This is an experience I imagine almost everyone having:
You’re alone. It’s late at night (but not too late yet) in the mid-90s and you’re flipping through the channels. You stop on some cheap-looking sci fi thing with British accents. You watch. Without seeing the title credits, you already have a pretty good idea what it is. What else could it be? Doctor Who. The next thing you know, 4 hours have passed and you haven’t moved.
I wasn’t immediately compelled by the reboot of what I believe is the longest-running television series of any kind in the history of television (nevermind the fact that there have been long breaks in between seasons — even given that, it’s impressive to think the show is more than 50 years old). I loved Christopher Eccleson ever since he costarred in a quirky black comedy thriller with a young, unknown, Scottish actor named Ewan McGregor and directed by an equally unknown directory named Danny Boyle (who would go on to direct Trainspotting, A Life Less Ordinary, 28 Days/Weeks Later, Slumdog Millionaire…). He played the quiet one. The boring one. The one that ultimately goes berserk and tries to kill his roommates over the bag of money buried under the floorboards.
So, when I first watched the Doctor Who reboot, I liked it — because I liked Christopher Eccleson, because it’s British and because, hey, it’s Doctor Who, right? — but I didn’t love it.
Shortly thereafter the world went nuts and Doctor Who was everywhere. Kids in my son’s third grade class were bringing sonic screwdrivers to school fer crissake. It was so cool to like Doctor Who that it was no longer cool to like Doctor Who. Now, you don’t stumble across a guy with a ridiculously long scarf on some unknown channel in the middle of the night, you binge-watch the whole series on Netflix.
I’ve watched and put up with some pretty bad sci fi in my day. Babylon 5? Yeah, that’s up there. Doctor Who always seemed to love to walk this fine line of camp and poignancy but when it was being rerun from the 70s or 80s (or earlier) it didn’t need to try too hard to nail the camp part. It was there, dated-looking like a Dalek in all its tin can glory.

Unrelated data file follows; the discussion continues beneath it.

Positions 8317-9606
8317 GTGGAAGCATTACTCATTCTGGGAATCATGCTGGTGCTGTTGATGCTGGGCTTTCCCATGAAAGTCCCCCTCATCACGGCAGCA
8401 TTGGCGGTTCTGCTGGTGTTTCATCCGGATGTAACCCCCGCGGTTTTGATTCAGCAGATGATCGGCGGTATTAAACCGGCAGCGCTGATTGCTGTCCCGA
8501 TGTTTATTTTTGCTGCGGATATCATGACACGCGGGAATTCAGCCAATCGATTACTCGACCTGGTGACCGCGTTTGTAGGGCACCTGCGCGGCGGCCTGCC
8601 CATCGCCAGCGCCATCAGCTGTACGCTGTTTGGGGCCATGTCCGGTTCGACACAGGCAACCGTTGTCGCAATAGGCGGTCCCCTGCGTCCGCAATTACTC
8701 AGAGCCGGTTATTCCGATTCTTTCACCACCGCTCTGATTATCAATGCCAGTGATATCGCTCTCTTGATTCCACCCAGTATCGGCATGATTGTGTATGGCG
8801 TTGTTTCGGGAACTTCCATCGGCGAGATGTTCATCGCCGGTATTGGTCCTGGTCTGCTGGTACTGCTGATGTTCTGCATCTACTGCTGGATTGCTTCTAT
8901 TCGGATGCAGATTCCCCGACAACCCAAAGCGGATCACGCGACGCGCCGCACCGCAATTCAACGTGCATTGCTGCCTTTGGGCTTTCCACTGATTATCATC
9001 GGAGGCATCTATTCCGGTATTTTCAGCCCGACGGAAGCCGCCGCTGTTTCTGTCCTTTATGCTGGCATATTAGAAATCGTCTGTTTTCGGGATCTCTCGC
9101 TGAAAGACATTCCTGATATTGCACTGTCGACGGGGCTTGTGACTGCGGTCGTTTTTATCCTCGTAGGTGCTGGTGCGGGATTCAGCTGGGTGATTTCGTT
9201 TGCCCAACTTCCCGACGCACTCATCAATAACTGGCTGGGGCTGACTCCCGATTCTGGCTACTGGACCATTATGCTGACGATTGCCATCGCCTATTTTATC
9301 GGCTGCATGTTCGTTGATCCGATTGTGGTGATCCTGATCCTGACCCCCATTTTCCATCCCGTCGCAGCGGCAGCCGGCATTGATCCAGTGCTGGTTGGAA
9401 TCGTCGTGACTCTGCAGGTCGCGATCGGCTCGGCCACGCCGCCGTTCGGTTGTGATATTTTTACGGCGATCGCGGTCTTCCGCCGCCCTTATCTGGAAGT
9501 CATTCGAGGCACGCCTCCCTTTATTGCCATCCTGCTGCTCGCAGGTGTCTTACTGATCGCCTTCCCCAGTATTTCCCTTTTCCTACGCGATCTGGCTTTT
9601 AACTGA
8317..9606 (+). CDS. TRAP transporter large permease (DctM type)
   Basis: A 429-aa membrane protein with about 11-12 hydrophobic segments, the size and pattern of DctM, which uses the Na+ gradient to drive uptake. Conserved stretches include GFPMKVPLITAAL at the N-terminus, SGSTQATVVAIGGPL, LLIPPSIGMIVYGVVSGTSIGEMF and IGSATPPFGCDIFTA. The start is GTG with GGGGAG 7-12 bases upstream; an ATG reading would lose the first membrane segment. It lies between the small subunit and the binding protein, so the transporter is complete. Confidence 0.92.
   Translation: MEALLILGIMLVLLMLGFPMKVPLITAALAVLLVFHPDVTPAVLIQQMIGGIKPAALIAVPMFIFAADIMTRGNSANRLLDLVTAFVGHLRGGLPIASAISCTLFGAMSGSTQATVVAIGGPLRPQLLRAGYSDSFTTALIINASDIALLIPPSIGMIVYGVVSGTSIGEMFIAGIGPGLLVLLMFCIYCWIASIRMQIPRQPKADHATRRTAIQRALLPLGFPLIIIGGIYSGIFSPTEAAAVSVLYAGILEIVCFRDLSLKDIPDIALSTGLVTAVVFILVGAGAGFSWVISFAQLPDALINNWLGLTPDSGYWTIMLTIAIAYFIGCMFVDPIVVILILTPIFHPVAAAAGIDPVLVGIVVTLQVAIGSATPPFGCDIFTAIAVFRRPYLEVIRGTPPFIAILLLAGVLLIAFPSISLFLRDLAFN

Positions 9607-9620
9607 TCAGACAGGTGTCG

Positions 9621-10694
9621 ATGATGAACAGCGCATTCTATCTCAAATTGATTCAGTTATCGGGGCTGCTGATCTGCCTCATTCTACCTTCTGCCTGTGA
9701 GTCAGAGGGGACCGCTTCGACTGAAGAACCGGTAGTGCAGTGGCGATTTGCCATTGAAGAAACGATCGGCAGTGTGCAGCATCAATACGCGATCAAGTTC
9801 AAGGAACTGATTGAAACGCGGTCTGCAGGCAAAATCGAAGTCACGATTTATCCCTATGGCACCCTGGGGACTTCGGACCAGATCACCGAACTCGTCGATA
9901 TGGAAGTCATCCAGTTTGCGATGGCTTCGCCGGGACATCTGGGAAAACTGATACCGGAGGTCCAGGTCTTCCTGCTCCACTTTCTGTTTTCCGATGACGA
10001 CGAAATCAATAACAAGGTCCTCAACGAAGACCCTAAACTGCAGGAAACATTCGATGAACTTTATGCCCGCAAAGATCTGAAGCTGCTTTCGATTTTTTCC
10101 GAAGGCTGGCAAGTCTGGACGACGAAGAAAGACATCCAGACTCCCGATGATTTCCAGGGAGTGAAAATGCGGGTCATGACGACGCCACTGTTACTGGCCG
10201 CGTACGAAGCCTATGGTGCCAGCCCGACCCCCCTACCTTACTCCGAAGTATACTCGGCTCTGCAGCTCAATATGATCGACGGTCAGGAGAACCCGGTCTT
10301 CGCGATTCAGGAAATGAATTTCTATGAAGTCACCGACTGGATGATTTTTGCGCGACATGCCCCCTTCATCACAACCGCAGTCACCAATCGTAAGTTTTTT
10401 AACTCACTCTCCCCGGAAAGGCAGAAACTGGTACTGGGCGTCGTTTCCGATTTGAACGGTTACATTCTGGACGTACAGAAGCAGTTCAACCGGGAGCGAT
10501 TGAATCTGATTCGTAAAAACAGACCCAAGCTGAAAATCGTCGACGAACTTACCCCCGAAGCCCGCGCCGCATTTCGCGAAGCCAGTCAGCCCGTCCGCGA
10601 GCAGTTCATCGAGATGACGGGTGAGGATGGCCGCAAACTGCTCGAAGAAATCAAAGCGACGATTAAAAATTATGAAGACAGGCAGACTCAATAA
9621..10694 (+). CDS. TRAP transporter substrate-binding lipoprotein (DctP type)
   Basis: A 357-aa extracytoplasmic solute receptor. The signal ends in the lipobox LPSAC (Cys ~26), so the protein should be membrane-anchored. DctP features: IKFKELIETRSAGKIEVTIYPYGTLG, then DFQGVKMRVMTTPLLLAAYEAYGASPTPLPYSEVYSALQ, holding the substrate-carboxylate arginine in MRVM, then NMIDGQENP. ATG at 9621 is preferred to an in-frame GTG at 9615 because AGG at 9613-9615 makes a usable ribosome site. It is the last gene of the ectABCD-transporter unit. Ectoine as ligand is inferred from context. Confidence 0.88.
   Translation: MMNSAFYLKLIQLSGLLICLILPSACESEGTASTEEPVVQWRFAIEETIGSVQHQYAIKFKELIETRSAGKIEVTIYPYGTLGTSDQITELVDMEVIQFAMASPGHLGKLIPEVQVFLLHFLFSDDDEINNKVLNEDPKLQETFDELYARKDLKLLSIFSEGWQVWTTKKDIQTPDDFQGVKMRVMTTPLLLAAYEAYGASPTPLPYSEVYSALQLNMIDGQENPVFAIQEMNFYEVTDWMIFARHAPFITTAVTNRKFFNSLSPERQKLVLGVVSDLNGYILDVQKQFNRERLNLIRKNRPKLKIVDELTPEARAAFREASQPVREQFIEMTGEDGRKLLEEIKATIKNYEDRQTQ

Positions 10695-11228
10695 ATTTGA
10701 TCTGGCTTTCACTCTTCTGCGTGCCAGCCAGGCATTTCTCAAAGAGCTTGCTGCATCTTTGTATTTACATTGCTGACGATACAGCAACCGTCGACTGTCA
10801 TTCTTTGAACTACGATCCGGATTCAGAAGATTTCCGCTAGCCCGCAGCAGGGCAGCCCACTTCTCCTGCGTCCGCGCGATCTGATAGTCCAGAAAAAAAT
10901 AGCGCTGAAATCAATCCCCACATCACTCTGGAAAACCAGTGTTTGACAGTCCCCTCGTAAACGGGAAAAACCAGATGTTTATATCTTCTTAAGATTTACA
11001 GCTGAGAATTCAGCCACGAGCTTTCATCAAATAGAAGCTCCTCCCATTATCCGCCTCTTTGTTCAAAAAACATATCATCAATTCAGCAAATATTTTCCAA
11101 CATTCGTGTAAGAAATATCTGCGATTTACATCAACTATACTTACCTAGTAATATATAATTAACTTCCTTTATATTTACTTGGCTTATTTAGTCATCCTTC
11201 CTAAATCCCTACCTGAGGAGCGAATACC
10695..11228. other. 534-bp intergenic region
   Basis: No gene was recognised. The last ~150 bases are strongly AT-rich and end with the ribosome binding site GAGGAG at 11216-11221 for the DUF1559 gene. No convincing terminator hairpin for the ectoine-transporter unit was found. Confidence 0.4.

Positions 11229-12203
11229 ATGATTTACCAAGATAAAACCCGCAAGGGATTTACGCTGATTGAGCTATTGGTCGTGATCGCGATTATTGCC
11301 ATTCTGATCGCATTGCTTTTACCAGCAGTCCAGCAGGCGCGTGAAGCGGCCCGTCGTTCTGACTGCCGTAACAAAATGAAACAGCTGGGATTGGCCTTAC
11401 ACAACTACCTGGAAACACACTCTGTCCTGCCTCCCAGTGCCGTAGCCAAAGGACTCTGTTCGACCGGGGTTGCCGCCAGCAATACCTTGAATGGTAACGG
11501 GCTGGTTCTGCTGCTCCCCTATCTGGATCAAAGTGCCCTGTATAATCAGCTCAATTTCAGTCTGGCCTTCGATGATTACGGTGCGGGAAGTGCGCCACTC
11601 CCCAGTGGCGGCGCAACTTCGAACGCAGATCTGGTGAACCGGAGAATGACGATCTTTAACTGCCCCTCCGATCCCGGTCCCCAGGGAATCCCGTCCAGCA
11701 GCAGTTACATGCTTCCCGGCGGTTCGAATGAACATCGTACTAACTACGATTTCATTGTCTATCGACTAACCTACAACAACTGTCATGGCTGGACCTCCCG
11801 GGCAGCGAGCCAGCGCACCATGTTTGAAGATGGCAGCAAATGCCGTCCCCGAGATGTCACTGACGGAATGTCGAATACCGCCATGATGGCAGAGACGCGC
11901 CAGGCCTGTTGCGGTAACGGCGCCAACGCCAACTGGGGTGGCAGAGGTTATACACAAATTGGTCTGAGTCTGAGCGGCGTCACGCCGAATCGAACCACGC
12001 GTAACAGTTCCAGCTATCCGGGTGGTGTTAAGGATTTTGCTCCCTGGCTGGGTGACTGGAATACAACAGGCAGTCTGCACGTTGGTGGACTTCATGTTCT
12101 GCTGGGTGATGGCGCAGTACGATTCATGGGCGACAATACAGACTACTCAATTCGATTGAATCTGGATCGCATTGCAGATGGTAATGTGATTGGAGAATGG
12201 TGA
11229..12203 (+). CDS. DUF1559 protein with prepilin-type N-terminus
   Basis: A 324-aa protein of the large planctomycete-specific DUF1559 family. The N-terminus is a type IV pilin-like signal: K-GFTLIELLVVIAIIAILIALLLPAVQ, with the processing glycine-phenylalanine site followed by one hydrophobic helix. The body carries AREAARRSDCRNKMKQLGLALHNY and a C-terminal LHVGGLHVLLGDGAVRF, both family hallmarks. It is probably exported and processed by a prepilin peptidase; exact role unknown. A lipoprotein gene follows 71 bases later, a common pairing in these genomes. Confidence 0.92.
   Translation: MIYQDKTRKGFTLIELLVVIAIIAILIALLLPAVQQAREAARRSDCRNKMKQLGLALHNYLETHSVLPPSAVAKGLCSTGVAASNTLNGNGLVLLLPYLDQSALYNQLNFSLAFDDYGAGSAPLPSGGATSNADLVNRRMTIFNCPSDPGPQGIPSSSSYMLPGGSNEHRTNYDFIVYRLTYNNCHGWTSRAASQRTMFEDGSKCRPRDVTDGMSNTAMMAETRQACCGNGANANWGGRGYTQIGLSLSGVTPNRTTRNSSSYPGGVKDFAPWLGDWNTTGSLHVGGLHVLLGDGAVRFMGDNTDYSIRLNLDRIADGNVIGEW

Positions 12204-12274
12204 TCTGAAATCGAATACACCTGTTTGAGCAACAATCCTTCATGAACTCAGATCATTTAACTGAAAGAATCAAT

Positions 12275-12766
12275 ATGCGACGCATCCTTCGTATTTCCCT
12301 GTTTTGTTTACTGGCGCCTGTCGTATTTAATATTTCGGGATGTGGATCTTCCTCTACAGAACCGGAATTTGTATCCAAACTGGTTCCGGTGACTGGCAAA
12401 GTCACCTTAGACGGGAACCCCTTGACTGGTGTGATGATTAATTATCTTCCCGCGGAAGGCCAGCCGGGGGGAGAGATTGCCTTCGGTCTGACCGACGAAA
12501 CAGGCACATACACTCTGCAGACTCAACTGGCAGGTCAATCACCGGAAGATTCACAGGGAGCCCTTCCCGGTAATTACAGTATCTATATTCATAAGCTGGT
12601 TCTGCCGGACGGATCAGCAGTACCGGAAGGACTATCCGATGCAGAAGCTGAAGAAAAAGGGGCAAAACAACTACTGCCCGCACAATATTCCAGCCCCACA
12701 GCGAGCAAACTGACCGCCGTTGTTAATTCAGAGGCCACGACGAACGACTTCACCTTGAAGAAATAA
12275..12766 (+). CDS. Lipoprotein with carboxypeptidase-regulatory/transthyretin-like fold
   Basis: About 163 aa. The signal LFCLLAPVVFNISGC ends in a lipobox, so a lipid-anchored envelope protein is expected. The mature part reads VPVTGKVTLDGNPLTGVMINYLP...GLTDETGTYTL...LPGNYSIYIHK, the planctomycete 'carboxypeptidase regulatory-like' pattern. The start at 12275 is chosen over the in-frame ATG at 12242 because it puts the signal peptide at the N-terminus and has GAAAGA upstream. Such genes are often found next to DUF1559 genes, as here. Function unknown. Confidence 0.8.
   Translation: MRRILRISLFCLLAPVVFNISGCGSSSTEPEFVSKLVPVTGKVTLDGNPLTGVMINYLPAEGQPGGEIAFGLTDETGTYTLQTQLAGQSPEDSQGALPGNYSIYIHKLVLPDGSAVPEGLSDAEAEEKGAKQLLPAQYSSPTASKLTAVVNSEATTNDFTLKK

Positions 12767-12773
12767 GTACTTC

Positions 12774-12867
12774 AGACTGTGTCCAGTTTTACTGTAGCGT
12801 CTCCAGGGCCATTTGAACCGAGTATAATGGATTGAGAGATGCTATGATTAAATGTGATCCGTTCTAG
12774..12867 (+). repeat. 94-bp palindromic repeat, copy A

The new series seemed to have a multiple personality disorder. It would flip manically between camp and serious without warning which seemed to coincide well with Christopher Eccleson who’s nothing if not incredibly brooding. I mean, the man’s brows beat the puppet version of David Boreanaz from the “Smile Time” episode of Angel.
Even with David Tennant — still my favorite Doctor from the reboot — the show floundered and never quite got past the pseudo-sexual-tension-that-wasn’t. I mean that in a good way. Floundering. Floundered like the TARDIS hurtling through space and time without really having any particular direction. That’s kind of what the show did.
I’m not sure what changed, but the season that Matt Smith started, suddenly the show got really freaking good. The sexual tension was there, sort of, but it was diluted by the fact that the female companion had her own male companion — so it was never the whole “hey, why don’t you talk to me, I’m from a different planet…want to see my spaceship?”…actually…it was still that. But minus the pick up lines.
Can I just point out that in every series, the Doctor — literally — picks up the first female he sees? His similarities to Zaphod Beeblebrox aren’t as few as you’d assume. And why is it that Time Lords are all heterosexual? I’ve yet to see a gay Time Lord. Or, you know, a female one (River Song, notwithstanding…spoilers).
It’s not that there was a different Doctor, either. I like Matt Smith but I still think David Tennant is a better Doctor. The game changed, the story became more faceted, and the 1-and-1 relationship was eased by the addition of another traveller in the blue box. I’m still working my way through season 6 and there’s a new Doctor coming this year. An older Doctor than we’ve seen since the show was rebooted. (I dearly hope any semblance of sexual tension is gone in the new series — I just don’t want to see 20-something girl-panion hitting on Old Doctor.) Nevertheless, I’ve been hooked. At one time, I remember hearing “oh Neil Gaiman wrote an episode” and deciding to watch the series solely on that alone. Having watched the show up to and past that episode — it’s not even the best by a long shot, and I’m a huge fan of Gaiman.
So, I get it. I get why it’s a thing. I’ve drunk the Kool Aid. I’ve joined the party. Expect TARDIS ringtones and whatnot. And I hope beyond hope that the new Doctor doesn’t freak the shit out of me. Now go check out this site because the bouncing heads are funny.